As well as seeing Out of Chaos into the shops, I will be launching a book of my own. The Lost Art of Losing is a collection of aphorisms written in a fit of enthusiasm (for the form, and doubtless my own opinions) in 2010. Vagabond Voices, another brave independent publisher, plans to bring the book out in May. More anon; but to tide any blog visitors over, versions of what will appear in print can be sampled here.

On the public appearances front, I look forward very much to discussing literature and climate change at TippingPoint in Newcastle on 22 February. I will also be teaching a course on 'ecological writing' at the Peak Districts's Quaker Community in Bamford between 7th and the 12th May. If a combination of nature walks, close reading sessions and writing classes appeal to you, why not book a place and join us? You don't have to be a Quaker, though the chance to experience the community adds to the experience.

The above is a somewhat rushed summary of my professional hopes and projects for 2012. I hope the year proves a fruitful and peaceful one for all of us.

Friday, June 17, 2011

Kikinda surprise

Oh dear. More than a year has passed since I last updated this blog. In that time I've had the immense good fortune of getting married, have written half of a novel (on which more later) and managed, with help, to get a major charity book project off the ground. However, for this first post of 2011, I want to write about a literary festival devoted to short fiction - a particular love of mine as writer and reader - which I will be attending at the end of the month.

My invitation to Kikinda Short 2011 came out of the blue, as far as I was concerned, from the pioneering Manchester-based publisher, Comma Press. Comma describes itself as a "not-for-profit publisher promoting new fiction and poetry, with an emphasis on the short story". Their authors include the award-winning Adam Marek and David Constantine - the latter perhaps one of the finest exponents of the short story in the UK, and a fine poet and translator in the bargain. So it was rather an honour to hear from Ra Page and Jim Hinks that they'd suggested me, alongside Bernard MacLaverty, to represent Scotland in the Kikinda line-up of writers. (The fact that, on the nationality front, I'm an Anglo-French hybrid and Bernard M is from Northern Ireland seems not to trouble anybody.) Being the sort of fellow who likes attention, I enthusiastically accepted the invitation.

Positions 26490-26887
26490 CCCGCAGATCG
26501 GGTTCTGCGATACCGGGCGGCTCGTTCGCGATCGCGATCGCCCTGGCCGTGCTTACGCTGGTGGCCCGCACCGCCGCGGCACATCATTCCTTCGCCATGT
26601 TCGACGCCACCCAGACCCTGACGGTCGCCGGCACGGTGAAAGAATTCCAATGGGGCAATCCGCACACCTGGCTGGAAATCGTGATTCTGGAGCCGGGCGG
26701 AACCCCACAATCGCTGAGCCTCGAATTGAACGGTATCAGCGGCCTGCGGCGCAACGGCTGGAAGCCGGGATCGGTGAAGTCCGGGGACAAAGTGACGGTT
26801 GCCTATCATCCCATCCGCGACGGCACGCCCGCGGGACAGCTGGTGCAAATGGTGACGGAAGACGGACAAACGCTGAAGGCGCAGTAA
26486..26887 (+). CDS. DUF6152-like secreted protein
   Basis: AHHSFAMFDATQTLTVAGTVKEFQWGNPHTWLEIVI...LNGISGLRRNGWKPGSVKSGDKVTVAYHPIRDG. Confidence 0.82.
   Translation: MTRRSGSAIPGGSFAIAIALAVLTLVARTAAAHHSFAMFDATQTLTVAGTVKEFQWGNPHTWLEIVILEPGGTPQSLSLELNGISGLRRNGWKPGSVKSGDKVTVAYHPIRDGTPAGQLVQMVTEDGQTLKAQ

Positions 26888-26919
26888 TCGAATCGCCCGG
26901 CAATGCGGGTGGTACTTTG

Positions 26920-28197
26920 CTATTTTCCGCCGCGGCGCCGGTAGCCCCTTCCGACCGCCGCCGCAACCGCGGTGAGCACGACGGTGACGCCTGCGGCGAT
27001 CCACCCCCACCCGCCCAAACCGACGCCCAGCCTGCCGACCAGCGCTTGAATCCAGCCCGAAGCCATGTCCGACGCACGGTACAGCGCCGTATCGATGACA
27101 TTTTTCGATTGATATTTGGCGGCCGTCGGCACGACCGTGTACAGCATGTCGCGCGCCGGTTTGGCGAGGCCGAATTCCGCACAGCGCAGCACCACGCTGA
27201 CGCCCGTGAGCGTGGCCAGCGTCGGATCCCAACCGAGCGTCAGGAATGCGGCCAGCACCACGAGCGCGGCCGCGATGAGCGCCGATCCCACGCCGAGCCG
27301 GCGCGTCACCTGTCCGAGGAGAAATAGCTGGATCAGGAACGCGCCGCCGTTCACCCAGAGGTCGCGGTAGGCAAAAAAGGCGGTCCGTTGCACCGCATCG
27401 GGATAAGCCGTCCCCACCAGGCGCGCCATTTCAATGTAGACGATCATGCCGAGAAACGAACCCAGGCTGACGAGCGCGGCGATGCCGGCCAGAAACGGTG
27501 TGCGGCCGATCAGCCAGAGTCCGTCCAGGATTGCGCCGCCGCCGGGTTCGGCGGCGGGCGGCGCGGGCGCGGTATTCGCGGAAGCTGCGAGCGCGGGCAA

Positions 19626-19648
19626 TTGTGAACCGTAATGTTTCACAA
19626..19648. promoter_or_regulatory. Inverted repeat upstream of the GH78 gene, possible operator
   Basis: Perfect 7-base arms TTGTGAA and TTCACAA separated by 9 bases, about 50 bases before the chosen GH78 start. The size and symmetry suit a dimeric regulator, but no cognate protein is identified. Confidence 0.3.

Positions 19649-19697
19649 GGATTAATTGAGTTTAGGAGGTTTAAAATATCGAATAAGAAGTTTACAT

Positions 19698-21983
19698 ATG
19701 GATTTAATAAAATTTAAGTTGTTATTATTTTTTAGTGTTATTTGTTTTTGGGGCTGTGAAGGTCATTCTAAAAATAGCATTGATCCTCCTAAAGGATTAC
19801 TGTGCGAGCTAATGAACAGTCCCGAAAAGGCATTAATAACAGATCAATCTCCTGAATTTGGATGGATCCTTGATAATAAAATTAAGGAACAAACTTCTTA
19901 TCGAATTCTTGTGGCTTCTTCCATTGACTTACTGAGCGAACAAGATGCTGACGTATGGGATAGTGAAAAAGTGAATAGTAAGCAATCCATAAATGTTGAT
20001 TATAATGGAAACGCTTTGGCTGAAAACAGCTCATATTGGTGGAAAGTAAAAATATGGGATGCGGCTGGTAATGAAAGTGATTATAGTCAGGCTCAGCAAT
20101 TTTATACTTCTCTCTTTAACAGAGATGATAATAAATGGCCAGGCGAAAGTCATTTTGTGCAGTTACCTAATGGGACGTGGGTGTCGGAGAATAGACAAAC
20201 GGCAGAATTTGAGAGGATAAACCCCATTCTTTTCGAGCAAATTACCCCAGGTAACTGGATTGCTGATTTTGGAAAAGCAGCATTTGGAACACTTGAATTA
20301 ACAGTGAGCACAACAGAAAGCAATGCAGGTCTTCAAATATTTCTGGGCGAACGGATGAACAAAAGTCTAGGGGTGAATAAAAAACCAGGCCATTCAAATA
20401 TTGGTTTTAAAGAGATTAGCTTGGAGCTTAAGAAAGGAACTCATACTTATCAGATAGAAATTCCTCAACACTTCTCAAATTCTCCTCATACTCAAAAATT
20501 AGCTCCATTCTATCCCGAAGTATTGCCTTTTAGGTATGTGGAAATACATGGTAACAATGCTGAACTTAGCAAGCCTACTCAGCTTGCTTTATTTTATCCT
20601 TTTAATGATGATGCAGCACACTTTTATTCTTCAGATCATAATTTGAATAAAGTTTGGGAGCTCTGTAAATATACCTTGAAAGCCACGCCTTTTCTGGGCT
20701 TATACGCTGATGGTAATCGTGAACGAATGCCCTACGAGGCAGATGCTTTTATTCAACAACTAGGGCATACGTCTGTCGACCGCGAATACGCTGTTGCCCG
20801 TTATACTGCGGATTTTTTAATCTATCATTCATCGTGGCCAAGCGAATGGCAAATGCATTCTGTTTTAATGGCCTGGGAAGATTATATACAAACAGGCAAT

Serbia may not, yet, be a mainstream tourist destination for west Europeans, but I have particular reasons for looking forward to the trip. My grandfather, Harold Norminton, taught at the British Council in Belgrade in the 1950s, where he became a friend of the poet, Miodrag Pavlovic. I heard many anecdotes, over the years, about those years under Tito, and my grandfather's volitional faux pas when it came to the ideological sensibilities of his hosts. Also my father, who was at boarding school in England at the time, spent his holidays in Yugoslavia and the country, as it was then, made a real impression on him. Finally, given Serbia's unhappy recent history, I'll be very interested to meet people who have experienced life under dictatorship and are now, as writers and artists, trying to reimagine a democratic and tolerant society.

The festival, for those of us invited from across Europe, will begin in Belgrade on 27th June, followed by a trip north to the border town of Kikinda, where we will be hosted for several days of readings and other events. It's always a pleasure to meet fellow writers (we're not all conceited gits) and I'll be intrigued to experience the Pannonian Plain, which has been compared by someone who knows it to the Russian steppe - a flat, agricultural land with sayings like, "If you want to see the next village, stand on a pumpkin". Also, as a bad birdwatcher, I'm hoping to glimpse the odd black stork or Syrian woodpecker.

I have to confess to knowing few of the writers with whom I will be sharing a platform. This isn't surprising, given the low status of short fiction and the virtual non-existence of literature in translation in the UK. Who knows: perhaps, language permitting, I may make some discoveries!

* Please note: the image is of Kikinda's coat of arms - a charming representation of a Turk's head impaled on a Serbian sword. This does not represent the blogger's attitudes towards the former rulers of the region, but it does remind him of an anecdote told him by his grandfather: that, in 1950s Yugoslavia, each nation spoke in whispers of its immediate eastern neighbour as 'Turks'. Thus, to Slovenes, the Croats were Turks; to Croats, the Serbs were Turks, etc. Perhaps, with the seemingly inexorable rise of Erdogan's Turkey, these sorts of emblems and slurs may have to be revisited, as trade always wins out on stereotypes - or at least sweeps them under the profit carpet.
Be part of the solution. Support WWF today